main island were certainly a unique sight, but visibility was poor and the light was fading, so I didn't stay long.
Back in Sendai, I filled up on a bowl of Japanese udon noodles and started the 9 hour overnight journey to Sapporo in Hokkaido, the frozen North. I eventually managed to get my point across to the lady in the ticket office that I
wanted a seat, not a bed, in the sleeper train, which was free, as opposed to the 40 quid supplement for a bed. This meant a contorted, broken sleep in a two person seat, somehow waking up with a sprained wrist for my efforts. The train also had a habit of violently and loudly jolting every time it slowed down, but donning earplugs and my fleece neck pillow (along with hair-hat-itis and sleepy head I must have looked like a scarecrow performing a lifeboat drill), I made the best of it.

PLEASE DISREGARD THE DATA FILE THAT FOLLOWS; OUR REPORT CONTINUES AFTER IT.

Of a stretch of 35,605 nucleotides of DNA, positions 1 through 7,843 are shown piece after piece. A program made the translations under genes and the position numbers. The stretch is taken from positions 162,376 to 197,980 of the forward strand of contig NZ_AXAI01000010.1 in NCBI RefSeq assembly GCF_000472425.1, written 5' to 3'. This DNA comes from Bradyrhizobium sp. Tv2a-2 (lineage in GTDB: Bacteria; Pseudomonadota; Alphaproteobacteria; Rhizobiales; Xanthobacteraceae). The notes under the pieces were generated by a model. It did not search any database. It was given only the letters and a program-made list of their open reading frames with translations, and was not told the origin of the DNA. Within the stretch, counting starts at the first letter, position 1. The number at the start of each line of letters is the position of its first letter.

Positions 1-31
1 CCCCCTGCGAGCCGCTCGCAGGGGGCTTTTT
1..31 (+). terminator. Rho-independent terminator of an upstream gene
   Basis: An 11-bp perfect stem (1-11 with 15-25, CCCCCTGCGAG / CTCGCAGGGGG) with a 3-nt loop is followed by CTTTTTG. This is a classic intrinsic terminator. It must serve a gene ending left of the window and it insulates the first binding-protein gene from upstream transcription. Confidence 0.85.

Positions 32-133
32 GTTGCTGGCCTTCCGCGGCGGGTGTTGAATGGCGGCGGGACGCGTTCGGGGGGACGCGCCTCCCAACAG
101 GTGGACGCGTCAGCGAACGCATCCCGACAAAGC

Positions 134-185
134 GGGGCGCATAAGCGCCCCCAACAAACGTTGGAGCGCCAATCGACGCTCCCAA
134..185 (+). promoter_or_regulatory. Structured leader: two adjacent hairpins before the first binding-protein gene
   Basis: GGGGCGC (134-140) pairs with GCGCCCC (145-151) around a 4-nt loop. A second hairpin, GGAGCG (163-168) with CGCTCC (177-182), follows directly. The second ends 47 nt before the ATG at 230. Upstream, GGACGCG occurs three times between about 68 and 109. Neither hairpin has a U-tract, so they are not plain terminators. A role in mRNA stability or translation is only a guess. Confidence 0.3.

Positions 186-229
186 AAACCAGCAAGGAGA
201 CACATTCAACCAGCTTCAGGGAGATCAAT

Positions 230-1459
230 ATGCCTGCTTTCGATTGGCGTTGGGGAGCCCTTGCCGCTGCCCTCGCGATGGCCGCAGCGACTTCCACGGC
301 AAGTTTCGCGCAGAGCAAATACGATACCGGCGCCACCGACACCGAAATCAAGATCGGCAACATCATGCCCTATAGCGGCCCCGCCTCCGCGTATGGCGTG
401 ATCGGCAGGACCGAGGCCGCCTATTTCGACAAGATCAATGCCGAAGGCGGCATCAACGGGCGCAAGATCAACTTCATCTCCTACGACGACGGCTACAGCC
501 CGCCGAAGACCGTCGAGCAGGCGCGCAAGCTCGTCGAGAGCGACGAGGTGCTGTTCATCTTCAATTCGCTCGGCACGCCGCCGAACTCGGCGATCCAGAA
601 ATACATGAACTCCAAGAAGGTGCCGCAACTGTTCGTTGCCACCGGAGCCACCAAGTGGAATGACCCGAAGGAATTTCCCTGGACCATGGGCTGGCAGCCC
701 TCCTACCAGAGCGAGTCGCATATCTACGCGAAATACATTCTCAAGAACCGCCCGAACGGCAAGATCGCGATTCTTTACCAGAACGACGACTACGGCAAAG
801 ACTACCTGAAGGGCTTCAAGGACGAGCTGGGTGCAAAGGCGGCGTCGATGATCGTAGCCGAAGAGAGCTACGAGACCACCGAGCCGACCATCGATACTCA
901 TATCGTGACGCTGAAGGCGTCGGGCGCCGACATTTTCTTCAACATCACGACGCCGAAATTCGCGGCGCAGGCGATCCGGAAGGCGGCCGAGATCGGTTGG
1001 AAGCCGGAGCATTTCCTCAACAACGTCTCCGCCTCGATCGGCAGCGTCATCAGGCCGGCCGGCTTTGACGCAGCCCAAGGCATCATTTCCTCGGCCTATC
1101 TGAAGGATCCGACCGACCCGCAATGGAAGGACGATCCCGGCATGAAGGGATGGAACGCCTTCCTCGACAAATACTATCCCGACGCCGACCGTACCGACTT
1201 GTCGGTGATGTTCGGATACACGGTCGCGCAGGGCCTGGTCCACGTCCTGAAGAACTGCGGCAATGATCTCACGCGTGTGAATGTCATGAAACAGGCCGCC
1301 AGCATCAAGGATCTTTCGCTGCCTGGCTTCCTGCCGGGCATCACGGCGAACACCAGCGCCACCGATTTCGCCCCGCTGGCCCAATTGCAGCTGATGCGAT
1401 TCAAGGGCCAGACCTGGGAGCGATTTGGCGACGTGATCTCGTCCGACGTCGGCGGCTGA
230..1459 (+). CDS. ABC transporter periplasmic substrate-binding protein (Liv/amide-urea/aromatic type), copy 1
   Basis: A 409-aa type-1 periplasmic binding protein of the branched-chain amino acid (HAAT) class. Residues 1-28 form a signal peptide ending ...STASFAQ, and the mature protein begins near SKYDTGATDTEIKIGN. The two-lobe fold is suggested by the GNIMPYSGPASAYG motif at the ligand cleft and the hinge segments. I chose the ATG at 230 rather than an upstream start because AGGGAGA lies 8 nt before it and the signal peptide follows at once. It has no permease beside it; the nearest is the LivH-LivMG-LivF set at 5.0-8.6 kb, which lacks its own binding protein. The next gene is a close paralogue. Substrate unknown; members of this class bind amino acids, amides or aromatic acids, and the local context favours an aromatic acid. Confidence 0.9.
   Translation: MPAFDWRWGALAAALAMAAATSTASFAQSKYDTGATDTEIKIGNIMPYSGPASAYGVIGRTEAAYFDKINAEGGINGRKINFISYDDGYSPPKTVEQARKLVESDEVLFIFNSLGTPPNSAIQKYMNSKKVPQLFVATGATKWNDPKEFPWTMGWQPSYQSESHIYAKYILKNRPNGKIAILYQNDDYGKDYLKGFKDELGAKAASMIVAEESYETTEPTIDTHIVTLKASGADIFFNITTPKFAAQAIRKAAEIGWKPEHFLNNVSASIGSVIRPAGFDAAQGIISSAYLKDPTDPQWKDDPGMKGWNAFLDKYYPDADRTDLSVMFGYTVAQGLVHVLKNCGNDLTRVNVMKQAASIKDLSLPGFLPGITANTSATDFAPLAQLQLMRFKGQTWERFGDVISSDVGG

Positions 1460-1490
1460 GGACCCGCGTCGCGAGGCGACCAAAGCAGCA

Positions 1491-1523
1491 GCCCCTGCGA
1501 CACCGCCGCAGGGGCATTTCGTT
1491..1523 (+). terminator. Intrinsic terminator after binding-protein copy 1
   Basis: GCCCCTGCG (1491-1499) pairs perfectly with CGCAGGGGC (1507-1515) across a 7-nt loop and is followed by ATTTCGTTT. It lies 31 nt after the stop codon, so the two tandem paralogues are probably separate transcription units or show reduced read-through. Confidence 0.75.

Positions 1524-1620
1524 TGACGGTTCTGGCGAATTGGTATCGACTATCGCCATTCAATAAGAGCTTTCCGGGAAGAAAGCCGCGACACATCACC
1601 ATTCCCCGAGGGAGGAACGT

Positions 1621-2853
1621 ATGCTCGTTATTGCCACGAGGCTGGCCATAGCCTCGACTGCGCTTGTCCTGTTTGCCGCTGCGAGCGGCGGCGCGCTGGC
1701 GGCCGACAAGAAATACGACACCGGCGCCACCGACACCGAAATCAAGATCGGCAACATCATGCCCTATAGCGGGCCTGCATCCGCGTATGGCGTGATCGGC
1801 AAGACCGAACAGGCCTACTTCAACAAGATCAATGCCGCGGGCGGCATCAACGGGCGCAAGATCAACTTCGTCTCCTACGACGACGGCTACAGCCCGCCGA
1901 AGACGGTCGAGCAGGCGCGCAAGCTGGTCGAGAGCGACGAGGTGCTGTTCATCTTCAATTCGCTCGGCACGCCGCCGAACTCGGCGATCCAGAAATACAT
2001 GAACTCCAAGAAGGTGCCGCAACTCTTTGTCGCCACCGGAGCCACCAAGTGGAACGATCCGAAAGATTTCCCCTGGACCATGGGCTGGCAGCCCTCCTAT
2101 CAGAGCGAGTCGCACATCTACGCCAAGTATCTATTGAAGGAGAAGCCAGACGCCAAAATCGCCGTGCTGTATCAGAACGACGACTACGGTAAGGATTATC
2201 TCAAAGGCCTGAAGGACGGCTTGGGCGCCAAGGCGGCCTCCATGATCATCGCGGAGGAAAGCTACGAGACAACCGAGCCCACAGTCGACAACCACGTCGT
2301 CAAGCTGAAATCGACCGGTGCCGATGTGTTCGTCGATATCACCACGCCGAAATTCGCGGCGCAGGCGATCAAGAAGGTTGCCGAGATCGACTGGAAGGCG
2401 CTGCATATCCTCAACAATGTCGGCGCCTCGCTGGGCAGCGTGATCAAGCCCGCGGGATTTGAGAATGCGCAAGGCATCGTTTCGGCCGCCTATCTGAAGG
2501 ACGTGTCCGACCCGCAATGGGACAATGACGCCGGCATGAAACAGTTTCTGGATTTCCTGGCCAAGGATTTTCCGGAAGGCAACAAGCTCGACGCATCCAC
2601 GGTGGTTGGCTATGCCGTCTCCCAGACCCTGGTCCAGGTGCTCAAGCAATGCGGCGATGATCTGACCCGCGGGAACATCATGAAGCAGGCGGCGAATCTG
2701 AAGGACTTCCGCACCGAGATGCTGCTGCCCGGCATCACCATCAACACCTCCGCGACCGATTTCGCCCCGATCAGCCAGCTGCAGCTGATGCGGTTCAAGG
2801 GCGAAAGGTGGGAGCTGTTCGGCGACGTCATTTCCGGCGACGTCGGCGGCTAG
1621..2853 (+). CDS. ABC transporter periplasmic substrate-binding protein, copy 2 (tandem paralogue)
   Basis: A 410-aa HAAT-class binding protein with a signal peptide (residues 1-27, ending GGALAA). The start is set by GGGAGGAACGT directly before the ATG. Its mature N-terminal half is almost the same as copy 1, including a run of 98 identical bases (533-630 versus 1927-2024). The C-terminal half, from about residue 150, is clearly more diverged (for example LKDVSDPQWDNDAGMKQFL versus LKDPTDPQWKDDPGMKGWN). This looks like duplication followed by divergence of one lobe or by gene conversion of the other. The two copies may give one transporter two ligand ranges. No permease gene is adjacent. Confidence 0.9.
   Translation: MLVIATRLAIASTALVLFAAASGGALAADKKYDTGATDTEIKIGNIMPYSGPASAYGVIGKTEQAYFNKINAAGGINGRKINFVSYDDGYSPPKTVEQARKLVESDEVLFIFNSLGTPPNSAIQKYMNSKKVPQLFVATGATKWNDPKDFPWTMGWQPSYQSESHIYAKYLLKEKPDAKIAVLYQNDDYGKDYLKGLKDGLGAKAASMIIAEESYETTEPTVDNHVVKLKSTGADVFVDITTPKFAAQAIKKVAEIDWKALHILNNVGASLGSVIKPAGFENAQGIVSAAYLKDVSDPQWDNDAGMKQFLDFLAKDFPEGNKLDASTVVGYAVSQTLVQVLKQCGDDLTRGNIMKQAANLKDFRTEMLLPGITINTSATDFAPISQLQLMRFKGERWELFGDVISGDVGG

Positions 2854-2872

Day 9: 8th February
I love Japan!
On arriving, I took at train at 7am to Otaru, a "historic trading port" where I would be staying the night before travelling on to Sapporo for the Snow Festival. After a circuit of the town yielded nothing open, I sullenly retreated back to the station to fuel up in the only place open, a Japanese fast food joint called Lotteria. Luckily, it was worth it as there I met another traveller called Huw, who had done the same. An artist/animator from Singapore, partly here for an anime exhibition in Tokyo, he was spending 17 days in Japan after completing his military service.